Results 1 to 10 of 10

Thread: Lower mag scopes, larger objective lens: No-go?

  1. #1
    Member
    Join Date
    Apr 2006
    Location
    Fairbanks, AK
    Posts
    554

    Default Lower mag scopes, larger objective lens: No-go?

    I was just told that a larger objective lens (50 mm) on a lower magnification rifle scope (1.5-6x) would be more of a hinderance than a help for shooting under low light conditions. This individual suggested I look at the 20 mm or 24 mm objective lens scopes instead. I thought the Nikon Monarch Gold 1.5-6x, 40 mm, would be a great scope atop my 416. Any opinions out there? thanks. john

  2. #2
    Moderator LuJon's Avatar
    Join Date
    Mar 2007
    Location
    Palmer, AK
    Posts
    11,415

    Default

    The key is the exit pupil size. Divide your objective by the power setting to find the exit pupil size. Most kids with healthy eyes can utilize up to a 6mm exit pupil and most adults (the vast majority of us) can only utilize 5mm. So literally your eye to an extent becomes the limiting factor. To calculate exit pupil the formula is P=D/M where P is your exit pupil, D is your objective diameter and M is your magnification power. With this knowledge we can begin to calculate optimal objective size for the scope magnification we are looking to hunt with.

    a 6X scope will top out on light gathering for most of us at 30mm objective. A child may be able to benefit by stepping up to a 36mm
    A 4x tops out at 20mm objective for most of us and 24mm for a healthy child.

  3. #3
    Moderator LuJon's Avatar
    Join Date
    Mar 2007
    Location
    Palmer, AK
    Posts
    11,415

    Default

    I would also add that eye relief is something you should probably pay attention to with the bigger thumpers. The higher the magnification on most scopes the closer you have to have your eye to the scope. Zeiss is one of the few manufacturers out there who maintains even eye relief across the full range of magnification. Most others force you to creep up on the scope as you crank up the power. Some creep more than others and it is a good thing to test before you strap it onto a rifle that kills at both ends.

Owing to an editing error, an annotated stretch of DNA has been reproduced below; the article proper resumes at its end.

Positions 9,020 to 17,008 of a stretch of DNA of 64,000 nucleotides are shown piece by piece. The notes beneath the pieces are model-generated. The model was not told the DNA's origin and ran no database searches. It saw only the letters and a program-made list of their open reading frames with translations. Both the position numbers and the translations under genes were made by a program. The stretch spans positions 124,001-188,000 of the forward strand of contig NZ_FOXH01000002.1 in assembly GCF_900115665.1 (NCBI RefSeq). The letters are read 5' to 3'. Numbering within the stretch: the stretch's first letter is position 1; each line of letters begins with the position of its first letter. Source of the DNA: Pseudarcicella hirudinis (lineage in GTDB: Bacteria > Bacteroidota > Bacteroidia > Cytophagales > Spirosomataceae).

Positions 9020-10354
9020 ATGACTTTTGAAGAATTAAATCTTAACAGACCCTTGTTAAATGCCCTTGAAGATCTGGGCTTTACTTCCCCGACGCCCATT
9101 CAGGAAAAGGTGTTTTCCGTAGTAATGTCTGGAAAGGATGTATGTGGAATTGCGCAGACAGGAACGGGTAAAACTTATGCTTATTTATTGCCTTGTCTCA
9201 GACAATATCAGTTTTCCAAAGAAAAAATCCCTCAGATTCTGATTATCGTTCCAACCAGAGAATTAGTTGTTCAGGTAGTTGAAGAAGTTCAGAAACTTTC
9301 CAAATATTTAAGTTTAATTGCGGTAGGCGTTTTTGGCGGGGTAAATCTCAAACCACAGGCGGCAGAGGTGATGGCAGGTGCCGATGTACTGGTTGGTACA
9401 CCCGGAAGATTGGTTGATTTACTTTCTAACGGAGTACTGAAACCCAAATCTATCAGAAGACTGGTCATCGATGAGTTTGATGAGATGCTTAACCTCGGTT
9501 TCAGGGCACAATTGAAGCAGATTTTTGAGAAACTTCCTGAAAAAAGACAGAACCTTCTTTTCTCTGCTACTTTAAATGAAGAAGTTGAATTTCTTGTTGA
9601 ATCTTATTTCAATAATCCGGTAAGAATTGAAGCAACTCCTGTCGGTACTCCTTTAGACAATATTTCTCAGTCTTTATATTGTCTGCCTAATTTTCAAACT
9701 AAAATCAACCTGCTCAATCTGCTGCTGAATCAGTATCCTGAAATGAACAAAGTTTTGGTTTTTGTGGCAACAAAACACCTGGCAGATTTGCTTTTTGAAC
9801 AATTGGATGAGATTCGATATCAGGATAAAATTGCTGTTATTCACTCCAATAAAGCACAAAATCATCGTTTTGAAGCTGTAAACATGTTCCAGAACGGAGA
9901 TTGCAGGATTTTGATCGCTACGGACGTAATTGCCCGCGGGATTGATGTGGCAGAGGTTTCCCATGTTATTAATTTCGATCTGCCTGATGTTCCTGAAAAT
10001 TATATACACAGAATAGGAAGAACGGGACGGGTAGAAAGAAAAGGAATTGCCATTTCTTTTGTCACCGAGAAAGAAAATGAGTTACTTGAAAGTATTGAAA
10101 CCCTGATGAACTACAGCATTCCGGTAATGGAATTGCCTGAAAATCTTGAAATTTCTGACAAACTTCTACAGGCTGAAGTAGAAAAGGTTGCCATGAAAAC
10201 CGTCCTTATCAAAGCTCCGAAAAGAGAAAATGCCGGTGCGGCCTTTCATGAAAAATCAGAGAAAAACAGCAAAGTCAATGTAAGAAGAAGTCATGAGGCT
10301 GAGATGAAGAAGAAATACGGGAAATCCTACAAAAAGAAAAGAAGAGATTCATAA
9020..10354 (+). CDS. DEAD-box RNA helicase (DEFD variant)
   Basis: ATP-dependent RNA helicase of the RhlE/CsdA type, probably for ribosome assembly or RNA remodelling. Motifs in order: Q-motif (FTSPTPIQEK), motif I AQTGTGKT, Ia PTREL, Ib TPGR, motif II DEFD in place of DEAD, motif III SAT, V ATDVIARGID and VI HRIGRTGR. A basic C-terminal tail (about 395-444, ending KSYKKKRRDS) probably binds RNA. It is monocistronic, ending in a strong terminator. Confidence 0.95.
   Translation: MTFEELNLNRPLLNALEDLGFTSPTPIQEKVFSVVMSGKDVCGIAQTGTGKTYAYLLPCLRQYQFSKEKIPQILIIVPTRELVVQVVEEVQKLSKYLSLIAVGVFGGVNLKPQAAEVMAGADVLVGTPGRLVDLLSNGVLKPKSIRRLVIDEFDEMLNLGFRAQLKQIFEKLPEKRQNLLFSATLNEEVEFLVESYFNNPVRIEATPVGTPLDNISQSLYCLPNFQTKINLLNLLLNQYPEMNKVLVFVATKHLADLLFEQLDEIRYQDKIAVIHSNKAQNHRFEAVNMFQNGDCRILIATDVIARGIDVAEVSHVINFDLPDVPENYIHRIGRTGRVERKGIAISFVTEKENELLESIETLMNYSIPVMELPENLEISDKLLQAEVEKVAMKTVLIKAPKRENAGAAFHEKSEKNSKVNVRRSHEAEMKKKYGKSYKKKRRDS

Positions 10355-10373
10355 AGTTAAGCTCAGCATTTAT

4. #4
    Member hodgeman's Avatar
    Join Date
    Jul 2008
    Location
    Delta Junction AK
    Posts
    4,057

    Default

    Bigger objectives tend to be more common in Europe where shooting after dark is relatively common. A good quality 6x42 is about as bright as scopes get on samples I've used.

    Pretty moot in AK where most of our hunting is in daylight. I dislike big objectives for a variety of reasons but light gathering isn't one of them.
    "I do not deal in hypotheticals. The world, as it is, is vexing enough..." Col. Stonehill, True Grit

  5. #5
    Member
    Join Date
    Apr 2006
    Location
    Fairbanks, AK
    Posts
    554

    Default

    OK, and thank both of you for clearing that up. I presently have a 1-4x, 20 mm scope, and now I think I know why my forehead and it have become intimate on several occasions. I've bled from that mutha little scope, which is stuck at 4x. Perhaps looking at a Zeiss will eliminate the bite I get now and then. I will do some reading about eye relief specs; I know some of the scopes I've looked at recently have bragged about how much you can sit back. Thanks again. john

  6. #6
    Member
    Join Date
    Apr 2006
    Location
    Fairbanks, AK
    Posts
    554

    Default

    Upon more digging, it looks like the Leupolds have about as good of eye relief as any; right around 4" and consistent. I'll have to get my face on my stock and have my eye relief measured w/ my present scope; maybe it is a good as it is going to get, too, as well as the light it gets to the eye. The 30 mm tube, then, is apparently not a big advantage over the 1". ??? So, this advice here may have saved me from buying a new scope for nothing. Thanks. j